Contact: Ramona Joyce, 202-263-2982, 202-445-1161 cell; Joe March/John Raughter, 317-630-1253, 317-748-1926 cell, 317-441-8847; all with The American Legion Public Relations Office
INDIANAPOLIS, Sept. 10 /Christian Newswire/ -- The leader of the nation's largest veterans organization criticized last week's decision by the 9th Circuit Court to remove a cross from a World War I veterans memorial in California's Mojave Desert as the beginning of the "slippery slope of extreme secularism."
"This is one more prime example of wrong-headed political correctness and one more critical reason why the current Congress must pass the Public Expression of Religion Act," said American Legion National Commander Marty Conatser. "This is not about freedom of religion. The First Amendment also says Congress shall pass no law 'prohibiting the free exercise' of religion. The cross is an important symbol to millions of veterans, some of whom had to make the ultimate sacrifice for this nation."
Referring to the federal Court's September 6 decision, Conatser said that across the nation litigation is being brought by the ACLU and other groups attacking the Boy Scouts, the public display of the Ten Commandments and other symbols of America's religious history. "Today's lawyers and judges are outlawing the values and religious symbols that the Founding Fathers revered and proclaimed as the very foundation of the American republic," he said. "Today it's a memorial. Tomorrow, these same judges can order the removal of crosses on veterans gravestones, the dismissal of military chaplains and the closure of base chapels."
Conatser pointed out that a loophole in the current law allows the ACLU and other groups to collect millions of dollars in attorney's fees from the taxpayers, who, by and large, support the memorials.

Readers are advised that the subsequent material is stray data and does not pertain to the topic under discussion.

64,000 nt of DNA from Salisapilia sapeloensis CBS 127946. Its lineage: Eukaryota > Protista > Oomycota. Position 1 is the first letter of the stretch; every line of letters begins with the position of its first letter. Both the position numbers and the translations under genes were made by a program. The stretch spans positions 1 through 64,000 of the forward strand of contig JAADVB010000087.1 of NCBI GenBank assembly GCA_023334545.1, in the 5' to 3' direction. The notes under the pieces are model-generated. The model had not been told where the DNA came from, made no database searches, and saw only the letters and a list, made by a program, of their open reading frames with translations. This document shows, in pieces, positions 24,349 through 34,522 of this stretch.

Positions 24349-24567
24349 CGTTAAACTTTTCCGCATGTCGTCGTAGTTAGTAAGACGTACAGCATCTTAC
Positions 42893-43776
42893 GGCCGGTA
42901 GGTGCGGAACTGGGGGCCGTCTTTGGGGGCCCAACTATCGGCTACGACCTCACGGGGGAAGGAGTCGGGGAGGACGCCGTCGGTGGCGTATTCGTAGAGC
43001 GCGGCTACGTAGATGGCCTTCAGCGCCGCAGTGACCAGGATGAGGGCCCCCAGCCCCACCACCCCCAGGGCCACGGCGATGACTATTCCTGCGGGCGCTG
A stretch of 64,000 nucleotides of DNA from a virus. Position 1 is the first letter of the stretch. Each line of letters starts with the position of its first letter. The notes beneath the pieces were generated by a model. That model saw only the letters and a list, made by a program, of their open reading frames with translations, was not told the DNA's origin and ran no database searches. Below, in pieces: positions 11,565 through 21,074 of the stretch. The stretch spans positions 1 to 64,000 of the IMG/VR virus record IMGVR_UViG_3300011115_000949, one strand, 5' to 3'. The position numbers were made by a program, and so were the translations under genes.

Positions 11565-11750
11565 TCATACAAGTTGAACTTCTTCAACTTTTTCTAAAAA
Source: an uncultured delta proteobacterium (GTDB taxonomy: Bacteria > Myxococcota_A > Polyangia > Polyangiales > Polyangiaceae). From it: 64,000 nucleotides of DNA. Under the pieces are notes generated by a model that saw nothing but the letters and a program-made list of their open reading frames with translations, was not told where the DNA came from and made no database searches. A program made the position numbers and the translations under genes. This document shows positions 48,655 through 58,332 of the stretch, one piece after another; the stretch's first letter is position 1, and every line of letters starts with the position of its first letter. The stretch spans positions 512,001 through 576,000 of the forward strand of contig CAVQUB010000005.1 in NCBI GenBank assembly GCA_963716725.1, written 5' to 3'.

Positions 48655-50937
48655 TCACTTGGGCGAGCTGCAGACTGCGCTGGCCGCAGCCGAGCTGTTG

Congress, in 2004, passed legislation that transferred one acre of the Mojave Desert Memorial on which the cross sits to private ownership, in exchange for five acres of land and thereby effectively removing it from federal jurisdiction. But the circuit court decreed that the federal government couldn't exchange federal lands for private lands in order to maintain the cross that has been the center of the Mojave Desert Veterans Memorial for three quarters of a century.
The American Legion is spearheading a nationwide effort to develop a grassroots groundswell of support to pass legislation in Congress that would amend federal law to prevent the use of the legal system in a manner that extorts money from state and local governments.
"Passage of 'The Veterans Memorials, Boy Scouts, Public Seals, and Other Public Expressions of Religion Protection Act of 2007' (PERA) would prevent the ACLU from mugging America's taxpayers in this manner," Conatser said. "I hope all Americans who are angry about this, write their senators and representatives and demand that they pass PERA. The bills, H.R. 725 and S. 415 are languishing in the Judiciary Committees of both chambers. It's time for Congress to make this public law, before other veterans' memorials are literally desecrated at the whim of judges."
The American Legion was founded in 1919 on the four pillars of a strong national security, veterans affairs, Americanism, and patriotic youth programs. The Legion's 2.7 million wartime veterans work for the betterment of their communities through more than 14,000 posts across the nation.
This text and a high-resolution photo of Cmdr. Conatser can be downloaded at www.legion.org